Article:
Civilizational Security

Brett Bowden

    Research output: Chapter in Book/Report/Conference proceedingChapter

    Abstract

    The idea of civilization occupies a prominent and complicated place in the history of ideas and world history more generally. It has played no small part in shaping history; the demands of civilization have long been employed to describe, explain, rationalize, and justify all manner of interventions and socio-political engineering (Bowden 2009a). The significance of civilization is captured in the suggestion that it is one of a small number of ‘essential’ ideas intimately linked to the ‘whole history of modern thought and the principal intellectual achievements in the western world’ (Benveniste 1971: 289). One might add to this claim that, while civilization is a distinctly Western idea, perhaps its greatest impact has been felt in the non-Western world, where much of the aforementioned intervention and socio-political engineering has taken place, particularly since the Spanish ‘discovery’ and conquest of the New World.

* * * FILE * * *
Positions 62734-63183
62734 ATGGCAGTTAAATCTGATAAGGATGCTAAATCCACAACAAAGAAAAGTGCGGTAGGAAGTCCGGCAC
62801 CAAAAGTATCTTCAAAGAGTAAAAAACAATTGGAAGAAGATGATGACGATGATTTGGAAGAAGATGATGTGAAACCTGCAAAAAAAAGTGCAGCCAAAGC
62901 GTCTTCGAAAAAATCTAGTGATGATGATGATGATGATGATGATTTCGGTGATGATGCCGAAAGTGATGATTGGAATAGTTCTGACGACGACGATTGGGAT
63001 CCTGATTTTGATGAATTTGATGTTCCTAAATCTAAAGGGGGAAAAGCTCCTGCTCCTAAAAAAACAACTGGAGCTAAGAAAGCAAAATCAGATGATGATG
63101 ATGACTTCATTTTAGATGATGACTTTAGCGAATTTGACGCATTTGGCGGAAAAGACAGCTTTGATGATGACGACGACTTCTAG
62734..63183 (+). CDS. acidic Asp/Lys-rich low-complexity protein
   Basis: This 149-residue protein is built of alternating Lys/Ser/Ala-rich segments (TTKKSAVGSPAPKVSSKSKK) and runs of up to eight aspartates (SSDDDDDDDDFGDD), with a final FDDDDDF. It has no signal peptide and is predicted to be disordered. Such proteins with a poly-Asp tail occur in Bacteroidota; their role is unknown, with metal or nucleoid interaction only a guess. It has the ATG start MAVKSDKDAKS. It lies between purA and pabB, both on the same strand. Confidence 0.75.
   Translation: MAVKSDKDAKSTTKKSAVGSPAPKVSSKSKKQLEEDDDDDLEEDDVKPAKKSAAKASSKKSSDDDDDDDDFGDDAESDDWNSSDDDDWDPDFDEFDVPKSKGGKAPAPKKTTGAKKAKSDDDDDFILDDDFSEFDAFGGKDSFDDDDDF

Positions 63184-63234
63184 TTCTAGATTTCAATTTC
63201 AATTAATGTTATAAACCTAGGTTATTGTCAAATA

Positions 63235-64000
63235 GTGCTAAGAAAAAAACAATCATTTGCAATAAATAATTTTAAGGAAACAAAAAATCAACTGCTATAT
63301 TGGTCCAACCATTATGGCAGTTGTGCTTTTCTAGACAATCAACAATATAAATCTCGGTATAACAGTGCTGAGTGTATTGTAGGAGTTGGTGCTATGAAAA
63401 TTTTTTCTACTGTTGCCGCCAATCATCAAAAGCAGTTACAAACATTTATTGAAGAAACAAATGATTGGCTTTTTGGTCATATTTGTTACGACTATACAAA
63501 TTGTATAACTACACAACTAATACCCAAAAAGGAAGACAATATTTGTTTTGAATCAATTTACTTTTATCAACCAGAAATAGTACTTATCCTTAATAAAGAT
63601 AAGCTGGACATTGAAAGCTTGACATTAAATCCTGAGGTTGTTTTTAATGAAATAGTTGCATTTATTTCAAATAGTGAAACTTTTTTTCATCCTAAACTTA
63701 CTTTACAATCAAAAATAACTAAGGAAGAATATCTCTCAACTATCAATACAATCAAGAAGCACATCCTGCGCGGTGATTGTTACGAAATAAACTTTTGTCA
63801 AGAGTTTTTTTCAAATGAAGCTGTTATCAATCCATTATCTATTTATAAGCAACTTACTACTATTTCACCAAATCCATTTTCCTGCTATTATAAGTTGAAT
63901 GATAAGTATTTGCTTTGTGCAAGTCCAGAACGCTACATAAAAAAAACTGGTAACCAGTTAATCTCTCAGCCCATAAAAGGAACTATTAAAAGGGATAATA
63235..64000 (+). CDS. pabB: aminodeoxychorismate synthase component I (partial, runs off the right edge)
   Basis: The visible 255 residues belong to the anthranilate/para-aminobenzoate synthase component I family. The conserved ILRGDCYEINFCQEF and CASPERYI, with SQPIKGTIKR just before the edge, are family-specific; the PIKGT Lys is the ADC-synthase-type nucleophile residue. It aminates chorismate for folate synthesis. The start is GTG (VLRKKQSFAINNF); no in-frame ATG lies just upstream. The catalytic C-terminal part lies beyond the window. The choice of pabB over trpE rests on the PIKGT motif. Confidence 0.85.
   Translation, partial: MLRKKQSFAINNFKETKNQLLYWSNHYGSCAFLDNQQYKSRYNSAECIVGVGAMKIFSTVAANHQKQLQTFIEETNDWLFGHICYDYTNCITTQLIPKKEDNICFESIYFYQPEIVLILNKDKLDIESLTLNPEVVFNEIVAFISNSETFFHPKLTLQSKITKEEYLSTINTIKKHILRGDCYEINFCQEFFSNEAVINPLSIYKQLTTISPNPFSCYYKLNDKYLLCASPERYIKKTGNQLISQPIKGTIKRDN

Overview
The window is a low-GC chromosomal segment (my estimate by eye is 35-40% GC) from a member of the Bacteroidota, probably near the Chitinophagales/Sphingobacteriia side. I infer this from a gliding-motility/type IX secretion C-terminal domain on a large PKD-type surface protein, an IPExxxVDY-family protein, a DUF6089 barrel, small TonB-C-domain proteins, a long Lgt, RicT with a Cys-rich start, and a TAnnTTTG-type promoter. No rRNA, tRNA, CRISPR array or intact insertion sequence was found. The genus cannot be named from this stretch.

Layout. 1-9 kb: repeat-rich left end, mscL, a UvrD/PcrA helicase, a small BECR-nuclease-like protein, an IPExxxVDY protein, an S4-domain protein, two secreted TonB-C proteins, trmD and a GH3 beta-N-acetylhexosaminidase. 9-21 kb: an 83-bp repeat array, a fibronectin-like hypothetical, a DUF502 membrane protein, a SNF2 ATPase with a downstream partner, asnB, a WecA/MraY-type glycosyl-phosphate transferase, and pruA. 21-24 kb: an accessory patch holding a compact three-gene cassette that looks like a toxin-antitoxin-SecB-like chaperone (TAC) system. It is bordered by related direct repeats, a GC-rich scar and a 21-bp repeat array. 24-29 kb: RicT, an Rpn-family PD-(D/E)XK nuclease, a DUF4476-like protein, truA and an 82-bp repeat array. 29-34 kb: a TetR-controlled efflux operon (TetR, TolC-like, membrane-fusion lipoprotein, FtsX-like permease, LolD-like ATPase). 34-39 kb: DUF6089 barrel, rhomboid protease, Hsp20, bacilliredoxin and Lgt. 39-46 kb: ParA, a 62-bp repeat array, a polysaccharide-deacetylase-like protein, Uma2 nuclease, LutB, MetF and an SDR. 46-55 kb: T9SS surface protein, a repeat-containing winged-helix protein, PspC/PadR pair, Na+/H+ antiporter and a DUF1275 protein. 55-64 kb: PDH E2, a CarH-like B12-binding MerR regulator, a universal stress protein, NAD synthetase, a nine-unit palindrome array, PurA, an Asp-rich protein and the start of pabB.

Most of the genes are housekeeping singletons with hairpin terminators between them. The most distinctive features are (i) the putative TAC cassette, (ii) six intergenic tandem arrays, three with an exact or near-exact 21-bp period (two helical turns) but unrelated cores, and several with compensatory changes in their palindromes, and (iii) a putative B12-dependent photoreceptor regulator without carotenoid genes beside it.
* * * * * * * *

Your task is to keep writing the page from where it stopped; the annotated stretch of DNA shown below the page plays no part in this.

Original languageEnglish
    Title of host publicationThe Routledge Handbook of New Security Studies
    Editors J.Peter Burgess
    Place of PublicationNew York
    PublisherRoutledge, Taylor & Francis Group
    Pages7-17
    Edition1
    ISBN (Print)0415484375
    DOIs
    Publication statusPublished - 2010

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